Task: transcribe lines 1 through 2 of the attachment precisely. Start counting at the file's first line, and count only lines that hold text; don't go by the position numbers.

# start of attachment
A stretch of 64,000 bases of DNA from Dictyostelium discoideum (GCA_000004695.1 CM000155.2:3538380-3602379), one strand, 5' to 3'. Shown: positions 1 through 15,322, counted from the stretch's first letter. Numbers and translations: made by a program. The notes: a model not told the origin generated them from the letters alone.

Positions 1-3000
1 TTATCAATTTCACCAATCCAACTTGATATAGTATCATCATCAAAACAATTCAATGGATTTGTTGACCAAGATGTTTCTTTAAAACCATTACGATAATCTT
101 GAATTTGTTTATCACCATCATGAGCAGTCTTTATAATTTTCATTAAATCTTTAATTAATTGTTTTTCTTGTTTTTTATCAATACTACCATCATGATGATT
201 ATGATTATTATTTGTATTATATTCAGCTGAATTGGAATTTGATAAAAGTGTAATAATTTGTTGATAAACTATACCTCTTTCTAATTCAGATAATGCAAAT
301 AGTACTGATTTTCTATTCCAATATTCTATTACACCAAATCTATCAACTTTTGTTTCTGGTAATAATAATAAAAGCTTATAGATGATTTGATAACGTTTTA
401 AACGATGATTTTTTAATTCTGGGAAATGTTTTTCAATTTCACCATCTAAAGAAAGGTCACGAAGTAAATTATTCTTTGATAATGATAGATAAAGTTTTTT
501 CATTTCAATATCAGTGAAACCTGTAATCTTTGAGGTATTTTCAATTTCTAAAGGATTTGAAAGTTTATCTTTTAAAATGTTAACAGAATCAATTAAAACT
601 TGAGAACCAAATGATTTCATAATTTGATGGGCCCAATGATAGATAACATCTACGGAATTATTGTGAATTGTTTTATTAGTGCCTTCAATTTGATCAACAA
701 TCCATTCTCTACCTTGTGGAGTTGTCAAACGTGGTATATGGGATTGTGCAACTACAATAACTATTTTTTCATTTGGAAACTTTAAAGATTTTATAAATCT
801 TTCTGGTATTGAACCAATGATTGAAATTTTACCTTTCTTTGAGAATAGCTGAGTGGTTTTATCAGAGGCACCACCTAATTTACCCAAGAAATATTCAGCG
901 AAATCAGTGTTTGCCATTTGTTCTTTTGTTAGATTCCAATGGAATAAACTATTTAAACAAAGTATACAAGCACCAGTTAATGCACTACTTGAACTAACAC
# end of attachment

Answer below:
A stretch of 64,000 bases of DNA from Dictyostelium discoideum (GCA_000004695.1 CM000155.2:3538380-3602379), one strand, 5' to 3'. Shown: positions 1 through 15,322, counted from the stretch's first letter. Numbers and translations: made by a program. The notes: a model not told the origin generated them from the letters alone.

Positions 1-3000